10 Ways to Safeguard Your Bones

One in two women and nearly one in four men over 50 will suffer an osteoporosis-related fracture. Fortunately, there are simple ways to slash your risk. Here's how.

Health Monitor Staff

One of the biggest problems with osteoporosis is that it's silent: You can't feel your bones becoming thinner and weaker. In fact, many people don't find out they have a problem until it's too late, after they've already fallen and broken a bone. But you don't have to become a statistic. Talk with your healthcare provider about how to lower your risk of developing osteoporosis. Then follow this 10-step plan to start preserving your bone health today.

1. Know your risk.
Because they naturally have lower bone mass and smaller bones, women are at much greater risk than men. Plus, in the five to seven years after menopause, women can lose up to 20% of their bone density because of the drop in estrogen, according to the National Osteoporosis Foundation (NOF). If you are 45 or older, thin, tall or a smoker, you have an increased risk of developing osteoporosis, says Carlos Isales, MD, professor of orthopedic surgery at Georgia Health Sciences University in Augusta. Other risk factors include drinking alcohol excessively, not exercising, having an eating disorder and not getting enough calcium.

2. Take stock of your family history.
If one of your parents has osteoporosis or has fractured a hip, tell your doctor. More than 50% of osteoporosis cases are genetic, says Dr. Isales.

3. Schedule a screening.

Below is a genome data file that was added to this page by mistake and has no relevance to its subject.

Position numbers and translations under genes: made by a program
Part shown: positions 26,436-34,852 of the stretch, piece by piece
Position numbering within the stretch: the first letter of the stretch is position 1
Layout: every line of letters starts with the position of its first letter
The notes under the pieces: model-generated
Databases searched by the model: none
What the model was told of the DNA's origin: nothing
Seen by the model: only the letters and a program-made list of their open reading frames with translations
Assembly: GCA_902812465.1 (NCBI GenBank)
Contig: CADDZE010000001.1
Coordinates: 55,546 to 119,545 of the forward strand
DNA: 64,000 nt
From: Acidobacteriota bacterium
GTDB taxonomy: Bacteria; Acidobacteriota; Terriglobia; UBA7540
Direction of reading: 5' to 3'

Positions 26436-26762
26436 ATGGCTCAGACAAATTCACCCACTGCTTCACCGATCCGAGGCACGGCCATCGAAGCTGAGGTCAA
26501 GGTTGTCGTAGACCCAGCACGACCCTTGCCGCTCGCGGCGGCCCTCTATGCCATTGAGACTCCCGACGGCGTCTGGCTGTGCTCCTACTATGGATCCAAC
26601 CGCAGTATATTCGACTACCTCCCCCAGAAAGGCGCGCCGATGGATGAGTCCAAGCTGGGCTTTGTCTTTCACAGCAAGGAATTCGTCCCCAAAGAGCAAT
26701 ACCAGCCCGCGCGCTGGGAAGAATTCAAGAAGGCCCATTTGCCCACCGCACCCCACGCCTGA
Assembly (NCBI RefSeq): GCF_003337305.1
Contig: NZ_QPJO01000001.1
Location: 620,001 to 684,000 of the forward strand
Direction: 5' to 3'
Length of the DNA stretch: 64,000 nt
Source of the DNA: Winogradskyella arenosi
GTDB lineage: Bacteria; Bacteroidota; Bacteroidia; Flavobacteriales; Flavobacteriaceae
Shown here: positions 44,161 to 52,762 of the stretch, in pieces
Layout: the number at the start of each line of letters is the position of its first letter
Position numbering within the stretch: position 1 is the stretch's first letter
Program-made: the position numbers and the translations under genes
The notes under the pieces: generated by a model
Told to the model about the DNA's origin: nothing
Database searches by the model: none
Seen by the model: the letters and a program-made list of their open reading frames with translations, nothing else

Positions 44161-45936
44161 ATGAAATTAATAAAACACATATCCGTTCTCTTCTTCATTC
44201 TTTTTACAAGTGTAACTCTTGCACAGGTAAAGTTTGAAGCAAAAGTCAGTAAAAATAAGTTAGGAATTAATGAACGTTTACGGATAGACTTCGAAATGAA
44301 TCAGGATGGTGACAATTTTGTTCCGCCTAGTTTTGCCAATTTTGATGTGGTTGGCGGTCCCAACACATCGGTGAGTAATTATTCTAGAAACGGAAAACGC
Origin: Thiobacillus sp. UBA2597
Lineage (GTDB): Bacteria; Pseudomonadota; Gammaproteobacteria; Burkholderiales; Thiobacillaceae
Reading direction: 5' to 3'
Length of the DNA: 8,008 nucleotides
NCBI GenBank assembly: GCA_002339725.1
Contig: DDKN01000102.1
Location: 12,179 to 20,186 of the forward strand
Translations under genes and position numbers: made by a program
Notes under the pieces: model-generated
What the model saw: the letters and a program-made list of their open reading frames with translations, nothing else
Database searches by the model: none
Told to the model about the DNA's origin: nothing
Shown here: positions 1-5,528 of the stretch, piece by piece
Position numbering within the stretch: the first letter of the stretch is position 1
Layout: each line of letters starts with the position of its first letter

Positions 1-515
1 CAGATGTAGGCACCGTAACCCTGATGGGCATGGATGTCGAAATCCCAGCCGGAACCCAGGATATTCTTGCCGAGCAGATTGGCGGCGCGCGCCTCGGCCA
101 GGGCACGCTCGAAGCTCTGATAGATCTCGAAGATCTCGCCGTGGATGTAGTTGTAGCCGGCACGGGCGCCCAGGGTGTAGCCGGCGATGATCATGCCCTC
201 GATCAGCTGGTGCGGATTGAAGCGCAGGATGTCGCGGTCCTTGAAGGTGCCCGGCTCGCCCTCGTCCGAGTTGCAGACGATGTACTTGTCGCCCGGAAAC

Since osteoporosis is a silent disease, you won't know you have it unless you are tested for it or you break a bone. If you have any risk factors, ask your doctor to test you for osteopenia (low bone density), the precursor to osteoporosis. Women 65 and older should be tested, as should men 70 and older, according to the NOF. If you break a bone after age 50 and/or have risk factors, ask about testing earlier. "After age 50, when you get screened is usually up to your doctor," says Sara Gottfried, MD, a gynecologist in Berkeley, California.

4. Have your bone density test on the same machine each time.
The results of your bone density test (the most common one is called a DXA—for “dual energy x-ray absorptiometry”) can vary from machine to machine, so if possible get your DXA test done at the same location each time, preferably on the same machine, to ensure uniform results, says Nathan Wei, MD, a rheumatologist in Frederick, Maryland.

5. Get enough calcium and vitamin D.
We lose calcium every day through our shed skin, hair and sweat and urine—and therefore need to replace it daily because our bodies can't make it on their own. Vitamin D is important too, since it improves the body’s calcium absorption. The goals: The NOF recommends adults under age 50 get 1,000 mg of calcium daily along with 400-800 IUs of vitamin D. If you're older than 50, the target is 1,200 mg of calcium daily with 800-1,000 IUs of vitamin D.

January 2012